Trevor Linden announced his departure from the Vancouver Canucks organization rather unceremoniously in a press release last Wednesday. It didn’t take long for the rehabilitation of his image to begin.
Multiple sources have all but confirmed the relationship between Aquilini and Linden had turned acrimonious. It’s still not entirely clear why that is, but the prevailing theory is that Linden favoured a more patient approach than the team’s owner could stomach. History may judge Linden’s assessment to be correct, but it comes a day late and a dollar short, as has often been the case over the last four years.
“You have to understand that in the beginning the plan collectively was a very quick turnaround. The plan was ‘lets go for it in the Sedins’ final years here’. Jim talked about it publicly: ‘turned around in a hurry’. That was his pitch to Aquilini. That’s why Linden hired him. They were all on the same side back then. It was going to be a retool- on-the-fly, the team was going to remain competitive, and in the Sedins’ two last years, they were going to be a playoff team…
So now, flash forward four years, it rings a little hollow to me to say he stabbed him in the back because he believed in an accelerated rebuild and Trevor didn’t. Jim always believed in an accelerated rebuild. This is a guy who in 2016- this is two years ago- openly said “I want PK Subban” and he was willing to trade the #6 overall pick for PK Subban, who was 27 years old at the time. In that same offseason, they traded a top pick and a first round draft pick for Erik Gudbranson. They signed Loui Eriksson for at 36 million dollars so that in those first 2 years of that contract he could have success with the Sedins… This offseason, Jim flirted with the idea of trading the seventh overall for Noah Hanifin. These are the moves of someone who wants to accelerate a rebuild. These are the thoughts of someone who wants to get a team to the playoffs sooner rather than later. Trevor’s eyes were wide open through all of this. Did he change overtime? Yeah. 18 months ago there was a change and he started believing in a long-term vision. It wasn’t a great vision, they never had founding principles of a rebuild. Their direction was never ‘let’s trade for picks, lets leverage cap space to try and get assets’…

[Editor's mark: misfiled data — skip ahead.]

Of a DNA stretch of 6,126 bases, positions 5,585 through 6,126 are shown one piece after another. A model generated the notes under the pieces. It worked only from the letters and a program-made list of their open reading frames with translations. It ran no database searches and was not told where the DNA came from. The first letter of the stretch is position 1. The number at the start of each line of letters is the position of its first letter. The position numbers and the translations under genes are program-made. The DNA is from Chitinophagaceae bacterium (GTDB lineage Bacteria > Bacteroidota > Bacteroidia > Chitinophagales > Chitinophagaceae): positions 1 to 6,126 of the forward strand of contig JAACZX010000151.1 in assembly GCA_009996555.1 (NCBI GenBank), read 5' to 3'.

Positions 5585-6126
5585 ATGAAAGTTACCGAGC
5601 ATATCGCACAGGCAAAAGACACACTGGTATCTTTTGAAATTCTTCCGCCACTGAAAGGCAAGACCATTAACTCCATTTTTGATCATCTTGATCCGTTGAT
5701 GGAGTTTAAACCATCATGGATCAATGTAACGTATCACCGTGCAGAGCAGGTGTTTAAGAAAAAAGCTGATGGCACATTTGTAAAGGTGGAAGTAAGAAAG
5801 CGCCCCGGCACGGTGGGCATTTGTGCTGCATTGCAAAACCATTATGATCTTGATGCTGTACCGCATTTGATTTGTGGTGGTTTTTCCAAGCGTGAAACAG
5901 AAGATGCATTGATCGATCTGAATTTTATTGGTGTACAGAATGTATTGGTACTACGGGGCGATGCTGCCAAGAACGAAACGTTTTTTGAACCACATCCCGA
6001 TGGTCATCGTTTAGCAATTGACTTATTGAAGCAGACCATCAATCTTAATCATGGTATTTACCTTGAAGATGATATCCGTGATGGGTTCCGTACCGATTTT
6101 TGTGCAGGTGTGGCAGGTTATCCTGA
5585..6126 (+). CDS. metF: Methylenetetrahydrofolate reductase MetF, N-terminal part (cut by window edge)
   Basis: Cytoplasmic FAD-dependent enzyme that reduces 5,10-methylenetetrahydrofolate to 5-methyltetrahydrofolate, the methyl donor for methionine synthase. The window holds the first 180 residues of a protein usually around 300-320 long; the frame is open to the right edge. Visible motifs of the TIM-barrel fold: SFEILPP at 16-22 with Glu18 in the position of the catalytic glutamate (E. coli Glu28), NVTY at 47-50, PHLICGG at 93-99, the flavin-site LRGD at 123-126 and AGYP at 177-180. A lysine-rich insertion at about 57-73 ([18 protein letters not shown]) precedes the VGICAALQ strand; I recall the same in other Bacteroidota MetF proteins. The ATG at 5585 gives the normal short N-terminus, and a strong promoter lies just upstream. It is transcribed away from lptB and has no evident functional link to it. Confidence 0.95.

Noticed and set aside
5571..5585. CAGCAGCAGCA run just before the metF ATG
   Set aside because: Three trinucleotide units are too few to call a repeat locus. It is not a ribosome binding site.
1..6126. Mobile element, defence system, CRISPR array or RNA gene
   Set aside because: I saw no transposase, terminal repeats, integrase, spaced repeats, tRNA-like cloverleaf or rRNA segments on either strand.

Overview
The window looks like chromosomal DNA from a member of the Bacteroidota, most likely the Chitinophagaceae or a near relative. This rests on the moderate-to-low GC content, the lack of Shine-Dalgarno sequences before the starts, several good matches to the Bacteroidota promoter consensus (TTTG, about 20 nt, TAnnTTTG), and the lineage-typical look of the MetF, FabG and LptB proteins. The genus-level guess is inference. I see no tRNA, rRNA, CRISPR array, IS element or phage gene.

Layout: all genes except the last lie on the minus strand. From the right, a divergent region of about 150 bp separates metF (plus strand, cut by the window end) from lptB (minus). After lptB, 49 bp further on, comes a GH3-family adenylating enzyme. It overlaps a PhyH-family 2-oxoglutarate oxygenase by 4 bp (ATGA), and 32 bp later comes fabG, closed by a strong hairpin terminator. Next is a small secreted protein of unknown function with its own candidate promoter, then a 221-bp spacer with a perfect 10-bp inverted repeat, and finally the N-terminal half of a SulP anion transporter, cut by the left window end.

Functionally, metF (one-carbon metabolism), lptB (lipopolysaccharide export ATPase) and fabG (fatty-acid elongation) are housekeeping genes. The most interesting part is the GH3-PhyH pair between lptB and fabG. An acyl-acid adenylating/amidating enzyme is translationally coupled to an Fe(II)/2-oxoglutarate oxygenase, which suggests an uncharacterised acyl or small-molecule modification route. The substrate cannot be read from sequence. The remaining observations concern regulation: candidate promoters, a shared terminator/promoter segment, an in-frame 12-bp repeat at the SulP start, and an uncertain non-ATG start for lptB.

…Jim had a meeting with the owners that Linden wasn’t in on where he pitched an 85-million-dollar plan to get Tavares… Is that backstabbing? I mean, you hired the guy to turn things around quickly. He’s always operated that way… Trevor knew what Jim was all about. That’s the reality. He is what he is. He’s always been that way… he’s changed a bit here and there but it’s not like Jim started trading vets for picks and then flipped to the other side. This is how it’s always gone.”*
A close reading of the history of the post-Gillis Vancouver Canucks suggests that the earliest instance of significant conflict between the former President of Hockey Operations and ownership occurred in the 2016 offseason. The rumour is that Francesco Aquilini wanted former head coach Willie Desjardins gone after his disastrous sophomore season, but Trevor Linden issued an ultimatum to the team’s unsatisfied owner: if Desjardins’ time was up in Vancouver, than so was his.
In retrospect, it was a strange hill to die on. Desjardins’ next season behind the bench was essentially a carbon copy of the one that had put him on notice a year earlier, and he was promptly fired. It’s unclear what Linden’s motivations were for sticking up for the team’s embattled former bench boss, but it gives us a loose timeframe for his possible change of heart. By all accounts, from the time he was hired to the end of his second season as team President, the organization was on the same page.